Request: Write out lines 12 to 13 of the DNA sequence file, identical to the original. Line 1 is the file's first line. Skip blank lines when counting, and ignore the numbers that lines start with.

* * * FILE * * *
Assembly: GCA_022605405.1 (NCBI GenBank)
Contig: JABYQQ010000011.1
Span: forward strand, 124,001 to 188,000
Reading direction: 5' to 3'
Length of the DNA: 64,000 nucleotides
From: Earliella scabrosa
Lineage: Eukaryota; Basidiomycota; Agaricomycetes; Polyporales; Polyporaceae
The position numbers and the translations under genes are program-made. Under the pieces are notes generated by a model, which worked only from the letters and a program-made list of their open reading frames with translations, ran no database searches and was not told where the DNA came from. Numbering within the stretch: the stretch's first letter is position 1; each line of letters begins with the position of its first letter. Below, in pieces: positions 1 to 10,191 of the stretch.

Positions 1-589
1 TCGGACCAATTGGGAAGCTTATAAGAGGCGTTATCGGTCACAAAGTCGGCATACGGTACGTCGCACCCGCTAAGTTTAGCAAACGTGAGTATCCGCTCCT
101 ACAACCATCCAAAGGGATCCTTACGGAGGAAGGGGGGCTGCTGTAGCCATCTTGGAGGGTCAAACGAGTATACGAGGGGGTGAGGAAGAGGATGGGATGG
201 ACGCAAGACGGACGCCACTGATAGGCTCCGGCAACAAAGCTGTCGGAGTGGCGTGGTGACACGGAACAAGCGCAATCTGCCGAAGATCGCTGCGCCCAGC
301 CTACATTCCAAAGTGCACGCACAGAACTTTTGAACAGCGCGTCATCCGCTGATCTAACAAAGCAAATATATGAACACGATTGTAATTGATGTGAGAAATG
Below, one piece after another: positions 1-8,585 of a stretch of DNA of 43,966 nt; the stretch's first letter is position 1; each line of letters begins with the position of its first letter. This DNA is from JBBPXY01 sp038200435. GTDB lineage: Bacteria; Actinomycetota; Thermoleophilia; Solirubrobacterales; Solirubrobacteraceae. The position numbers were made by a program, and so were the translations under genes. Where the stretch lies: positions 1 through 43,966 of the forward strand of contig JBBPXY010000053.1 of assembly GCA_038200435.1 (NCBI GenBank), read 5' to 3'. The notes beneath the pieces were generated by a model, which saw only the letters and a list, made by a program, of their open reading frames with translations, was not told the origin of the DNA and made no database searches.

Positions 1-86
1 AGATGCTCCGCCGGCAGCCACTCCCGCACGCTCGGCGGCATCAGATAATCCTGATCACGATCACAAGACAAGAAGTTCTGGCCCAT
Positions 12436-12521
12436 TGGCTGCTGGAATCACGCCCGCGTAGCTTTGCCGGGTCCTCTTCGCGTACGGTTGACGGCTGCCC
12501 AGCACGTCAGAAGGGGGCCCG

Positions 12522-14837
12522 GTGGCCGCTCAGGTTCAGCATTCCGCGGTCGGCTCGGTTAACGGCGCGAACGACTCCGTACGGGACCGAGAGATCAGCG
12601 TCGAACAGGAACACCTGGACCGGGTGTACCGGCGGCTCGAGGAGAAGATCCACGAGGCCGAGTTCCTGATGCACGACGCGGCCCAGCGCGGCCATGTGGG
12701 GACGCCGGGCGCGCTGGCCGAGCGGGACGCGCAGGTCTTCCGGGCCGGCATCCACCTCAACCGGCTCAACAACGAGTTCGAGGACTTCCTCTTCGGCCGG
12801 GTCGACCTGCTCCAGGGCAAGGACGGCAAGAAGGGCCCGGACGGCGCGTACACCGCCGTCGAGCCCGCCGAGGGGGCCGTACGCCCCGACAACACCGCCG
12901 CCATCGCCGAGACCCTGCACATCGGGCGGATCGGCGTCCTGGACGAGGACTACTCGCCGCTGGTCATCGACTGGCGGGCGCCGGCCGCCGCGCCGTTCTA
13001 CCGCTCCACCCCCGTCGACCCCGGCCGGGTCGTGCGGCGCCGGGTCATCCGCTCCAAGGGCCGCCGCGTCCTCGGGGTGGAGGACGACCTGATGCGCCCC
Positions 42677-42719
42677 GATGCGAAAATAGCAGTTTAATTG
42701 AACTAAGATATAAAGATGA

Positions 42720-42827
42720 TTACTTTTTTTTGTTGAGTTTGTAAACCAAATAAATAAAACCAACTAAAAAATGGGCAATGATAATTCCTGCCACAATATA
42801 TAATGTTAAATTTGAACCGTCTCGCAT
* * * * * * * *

201 ACGCAAGACGGACGCCACTGATAGGCTCCGGCAACAAAGCTGTCGGAGTGGCGTGGTGACACGGAACAAGCGCAATCTGCCGAAGATCGCTGCGCCCAGC
301 CTACATTCCAAAGTGCACGCACAGAACTTTTGAACAGCGCGTCATCCGCTGATCTAACAAAGCAAATATATGAACACGATTGTAATTGATGTGAGAAATG